Google rolls up its sleeves for cheap laser internet from fiber

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Google has crossed an important threshold for laser internet with the Taara project. Google, which was successful in the first attempts, is here with a new alternative for fiber internet.

 

Google rolled up its sleeves to connect the whole world over the internet. Fiber speed is now a must for internet. In order to reach these speeds, Google is working on an internet project that reaches the same speeds with much lower investments than fiber. Accordingly, this Google project called Taara is first implemented in the Democratic Republic of Congo.

Laser internet technology cheaper than Google for fiber speed internet

Google has been pursuing long-term investments in the development of internet infrastructure, especially in Africa. This process, which started with Project Loon before, has now reached a new level with laser internet technology.

With the laser internet, Taara project, he successfully completed the first trials in Google Congo. Laser-based working units that see each other ensure the distribution of the internet connection. Instead of cables for this laser internet infrastructure, a special optic-based unit was used. A Turk took part in one of the important tasks in the Taara Project.

Accordingly, the person managing the project is Barış Erkmen, Taara Engineering Director. Erkmen, who wrote an article on the subject, gave important information about the Taara project. Accordingly, the first connection for Taara took place over two cities on the Congo river. Once the laser connection was established, Taara’s connection provided around 700TB of data with 99.9 percent availability within 20 days.

Optical data transfer units used by Google for the Taara laser internet project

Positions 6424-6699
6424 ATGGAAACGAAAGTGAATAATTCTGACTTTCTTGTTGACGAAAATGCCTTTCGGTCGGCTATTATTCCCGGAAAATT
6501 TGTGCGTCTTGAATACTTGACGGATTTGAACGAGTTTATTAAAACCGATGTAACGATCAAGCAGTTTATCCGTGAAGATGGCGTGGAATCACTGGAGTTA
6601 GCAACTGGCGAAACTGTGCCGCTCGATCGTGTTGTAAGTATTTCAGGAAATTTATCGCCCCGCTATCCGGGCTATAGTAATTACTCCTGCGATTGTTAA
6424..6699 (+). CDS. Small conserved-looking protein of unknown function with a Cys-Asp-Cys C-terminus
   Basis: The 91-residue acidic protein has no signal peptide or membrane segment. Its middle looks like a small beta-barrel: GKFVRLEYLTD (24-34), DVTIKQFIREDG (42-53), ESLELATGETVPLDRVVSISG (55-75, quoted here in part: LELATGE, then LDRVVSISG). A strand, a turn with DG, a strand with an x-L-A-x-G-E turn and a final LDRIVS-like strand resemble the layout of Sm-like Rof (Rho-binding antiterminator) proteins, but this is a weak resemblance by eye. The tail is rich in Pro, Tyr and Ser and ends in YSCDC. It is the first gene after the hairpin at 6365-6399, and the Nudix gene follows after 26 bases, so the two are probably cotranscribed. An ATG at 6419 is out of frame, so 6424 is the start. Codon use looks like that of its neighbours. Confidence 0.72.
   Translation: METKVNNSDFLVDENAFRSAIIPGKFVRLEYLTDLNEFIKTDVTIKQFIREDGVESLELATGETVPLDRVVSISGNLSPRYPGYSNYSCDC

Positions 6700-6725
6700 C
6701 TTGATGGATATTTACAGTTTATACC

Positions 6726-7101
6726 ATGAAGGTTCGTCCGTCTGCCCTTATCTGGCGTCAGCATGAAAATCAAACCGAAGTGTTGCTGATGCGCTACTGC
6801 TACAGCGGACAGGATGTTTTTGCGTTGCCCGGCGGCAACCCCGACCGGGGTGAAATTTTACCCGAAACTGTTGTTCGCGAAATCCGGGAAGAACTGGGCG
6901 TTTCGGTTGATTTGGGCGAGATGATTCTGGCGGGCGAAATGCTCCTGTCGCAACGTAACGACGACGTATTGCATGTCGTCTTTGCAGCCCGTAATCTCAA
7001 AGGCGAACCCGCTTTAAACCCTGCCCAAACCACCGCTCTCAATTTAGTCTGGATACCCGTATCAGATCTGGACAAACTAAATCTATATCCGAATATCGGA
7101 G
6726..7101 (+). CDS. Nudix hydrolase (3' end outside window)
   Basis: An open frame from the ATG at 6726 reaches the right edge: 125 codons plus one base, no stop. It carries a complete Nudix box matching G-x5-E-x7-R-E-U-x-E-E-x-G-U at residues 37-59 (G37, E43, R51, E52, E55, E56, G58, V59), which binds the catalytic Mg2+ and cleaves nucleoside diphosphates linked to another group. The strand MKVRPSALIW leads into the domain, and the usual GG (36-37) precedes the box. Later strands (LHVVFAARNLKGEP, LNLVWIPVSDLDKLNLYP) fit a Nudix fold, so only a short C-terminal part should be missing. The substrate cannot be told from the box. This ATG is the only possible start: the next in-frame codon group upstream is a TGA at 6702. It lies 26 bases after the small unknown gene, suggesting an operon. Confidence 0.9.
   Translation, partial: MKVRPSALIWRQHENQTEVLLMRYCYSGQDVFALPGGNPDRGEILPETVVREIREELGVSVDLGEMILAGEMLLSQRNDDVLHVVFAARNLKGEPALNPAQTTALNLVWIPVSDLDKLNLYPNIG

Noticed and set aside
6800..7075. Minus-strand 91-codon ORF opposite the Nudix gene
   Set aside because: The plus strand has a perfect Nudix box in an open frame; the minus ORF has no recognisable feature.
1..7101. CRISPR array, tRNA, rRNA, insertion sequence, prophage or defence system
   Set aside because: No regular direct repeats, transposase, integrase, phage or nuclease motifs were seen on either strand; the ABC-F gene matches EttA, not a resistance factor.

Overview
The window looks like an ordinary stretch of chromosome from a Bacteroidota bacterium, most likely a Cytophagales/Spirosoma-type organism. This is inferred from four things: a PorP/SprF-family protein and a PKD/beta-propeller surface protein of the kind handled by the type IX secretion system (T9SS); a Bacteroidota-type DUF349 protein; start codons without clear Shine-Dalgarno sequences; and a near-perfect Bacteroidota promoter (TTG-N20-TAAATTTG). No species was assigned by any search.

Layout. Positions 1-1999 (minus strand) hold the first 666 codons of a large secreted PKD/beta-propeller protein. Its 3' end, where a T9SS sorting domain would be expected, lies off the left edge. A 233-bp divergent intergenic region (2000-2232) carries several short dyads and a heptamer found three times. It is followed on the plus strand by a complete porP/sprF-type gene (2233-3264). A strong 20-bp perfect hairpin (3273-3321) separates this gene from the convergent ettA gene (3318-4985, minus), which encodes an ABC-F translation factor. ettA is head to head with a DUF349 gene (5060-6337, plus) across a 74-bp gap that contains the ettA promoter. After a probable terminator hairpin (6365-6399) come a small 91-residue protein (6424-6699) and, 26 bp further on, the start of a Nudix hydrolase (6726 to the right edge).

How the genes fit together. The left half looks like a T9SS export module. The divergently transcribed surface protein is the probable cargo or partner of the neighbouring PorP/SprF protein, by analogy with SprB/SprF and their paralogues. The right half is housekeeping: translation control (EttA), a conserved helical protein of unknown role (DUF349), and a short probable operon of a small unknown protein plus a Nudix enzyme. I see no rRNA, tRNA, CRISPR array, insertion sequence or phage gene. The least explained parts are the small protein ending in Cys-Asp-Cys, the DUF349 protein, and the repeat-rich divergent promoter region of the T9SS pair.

Although it has reduced costs on paper by 5 times with wireless optical data transfer, laser internet technology, which is cheaper than fiber, is highly affected by weather conditions. Google, on the other hand, claims to have overcome this problem to a certain extent with Taara. Accordingly, Google has three different solutions to prevent data loss between optical units. In the first solution, Taara optical units automatically optimize their marking tracking capabilities to adapt to weather conditions.

Another solution is to automatically increase the transmission power and speed of the Taara optical units in order to overcome the bad conditions in the environment. Erkmen explained that with these two improvement technologies, Taara units make almost lossless internet transfer.

A third solution is to select only suitable geographies for laser-based wireless internet transmission like Taara. By giving the example of San Francisco with foggy weather, Erkmen explained that this internet infrastructure is incompatible with fog conditions. In short, Google will use cheap laser internet technology in geographies where the weather conditions are generally more favorable.

How does Taara laser internet technology work?

The laser internet that Google uses transmits data by light, much like traditional fiber uses light to carry data through cables on the ground. Taara uses very narrow, invisible light beams to deliver fiber-like speeds.

First, to establish a connection, Taara’s terminals call each other and detect the light beam of the other unit. To create a high-bandwidth connection, these two units are locked in a handshake-like manner.

Project Loon, on the other hand, was planning to offer cheap internet service through balloons, especially in underdeveloped regions such as Africa. However, due to the risks of the project, Google shelved this project.

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